Mestre de camp
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Mestre de camp or Maître de camp (French pronunciation: [mɛtʁ də kɑ̃], camp-master) was a military rank in the Ancien Régime of France, equivalent to colonel. A mestre de camp commanded a regiment and was under the authority of a Colonel General, who commanded all the regiments in one "arme". The rank also existed in Portugal and Spain, as mestre de campo.
When the role of infantry colonel general was abolished in 1661, the mestre de camp took the title of colonel. The cavalry regiments, on the other hand, remained under the authority of a colonel general, were commanded individually by mestres de camp up until the French Revolution. Like the rank of captain, the rank of mestre de camp was "vénale", that is, it could be purchased and/or handed on to another man without hindrance. Consequently, precocious rejects from the high aristocracy could accede to the rank at a very young age and thus be in a good position to obtain promotions (by seniority) to the rank of brigadier.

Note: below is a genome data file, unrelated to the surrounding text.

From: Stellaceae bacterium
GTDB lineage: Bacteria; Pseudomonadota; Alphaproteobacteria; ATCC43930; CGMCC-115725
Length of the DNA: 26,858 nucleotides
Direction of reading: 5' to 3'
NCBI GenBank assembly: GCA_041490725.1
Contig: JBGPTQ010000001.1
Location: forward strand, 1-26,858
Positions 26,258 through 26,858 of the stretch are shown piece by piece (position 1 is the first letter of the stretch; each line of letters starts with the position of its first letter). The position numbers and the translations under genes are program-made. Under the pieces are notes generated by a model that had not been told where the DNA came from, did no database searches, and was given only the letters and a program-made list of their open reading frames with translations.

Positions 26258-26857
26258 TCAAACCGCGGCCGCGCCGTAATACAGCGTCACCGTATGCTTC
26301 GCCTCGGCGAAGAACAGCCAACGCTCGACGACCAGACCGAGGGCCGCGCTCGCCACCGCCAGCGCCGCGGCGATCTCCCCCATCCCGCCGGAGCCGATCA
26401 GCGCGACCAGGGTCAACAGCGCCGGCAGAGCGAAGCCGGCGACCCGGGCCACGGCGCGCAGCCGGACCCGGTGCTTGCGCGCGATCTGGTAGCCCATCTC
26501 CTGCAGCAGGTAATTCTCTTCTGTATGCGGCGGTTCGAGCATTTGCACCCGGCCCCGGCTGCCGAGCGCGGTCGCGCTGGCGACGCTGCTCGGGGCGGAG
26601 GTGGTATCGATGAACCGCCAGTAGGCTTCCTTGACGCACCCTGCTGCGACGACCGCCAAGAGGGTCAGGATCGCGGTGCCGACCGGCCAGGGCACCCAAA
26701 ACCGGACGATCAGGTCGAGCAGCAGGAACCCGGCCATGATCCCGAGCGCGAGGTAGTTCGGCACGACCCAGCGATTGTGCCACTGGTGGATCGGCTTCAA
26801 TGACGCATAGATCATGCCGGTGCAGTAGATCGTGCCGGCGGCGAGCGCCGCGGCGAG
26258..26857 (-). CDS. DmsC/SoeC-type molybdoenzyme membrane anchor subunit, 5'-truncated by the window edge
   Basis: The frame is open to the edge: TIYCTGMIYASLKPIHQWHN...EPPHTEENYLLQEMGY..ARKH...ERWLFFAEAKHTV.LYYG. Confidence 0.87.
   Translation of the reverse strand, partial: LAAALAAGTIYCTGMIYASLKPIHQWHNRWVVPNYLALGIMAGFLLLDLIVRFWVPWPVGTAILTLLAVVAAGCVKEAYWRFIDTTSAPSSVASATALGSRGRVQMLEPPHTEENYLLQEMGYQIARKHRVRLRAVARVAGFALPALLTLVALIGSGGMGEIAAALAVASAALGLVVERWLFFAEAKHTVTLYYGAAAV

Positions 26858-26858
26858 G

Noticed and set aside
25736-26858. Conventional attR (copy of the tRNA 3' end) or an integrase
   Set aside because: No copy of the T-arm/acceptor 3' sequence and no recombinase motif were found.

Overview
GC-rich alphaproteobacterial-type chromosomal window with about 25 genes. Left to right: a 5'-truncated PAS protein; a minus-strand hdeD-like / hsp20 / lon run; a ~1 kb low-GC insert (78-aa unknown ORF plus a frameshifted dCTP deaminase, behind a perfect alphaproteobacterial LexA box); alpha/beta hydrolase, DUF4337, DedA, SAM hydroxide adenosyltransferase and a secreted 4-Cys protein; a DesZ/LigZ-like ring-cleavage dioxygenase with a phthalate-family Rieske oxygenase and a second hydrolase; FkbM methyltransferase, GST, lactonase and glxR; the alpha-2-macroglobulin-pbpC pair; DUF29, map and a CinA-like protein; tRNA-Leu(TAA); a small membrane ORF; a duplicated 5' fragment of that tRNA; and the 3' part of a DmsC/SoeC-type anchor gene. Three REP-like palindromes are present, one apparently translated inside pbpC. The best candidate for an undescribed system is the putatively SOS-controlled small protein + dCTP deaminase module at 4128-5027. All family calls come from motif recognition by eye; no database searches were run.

The rank of mestre de camp was demonstrated by wearing a pair of épaulettes with gilded or silver fringes.
The rank was abolished at the Revolution and replaced by that of chef de brigade.
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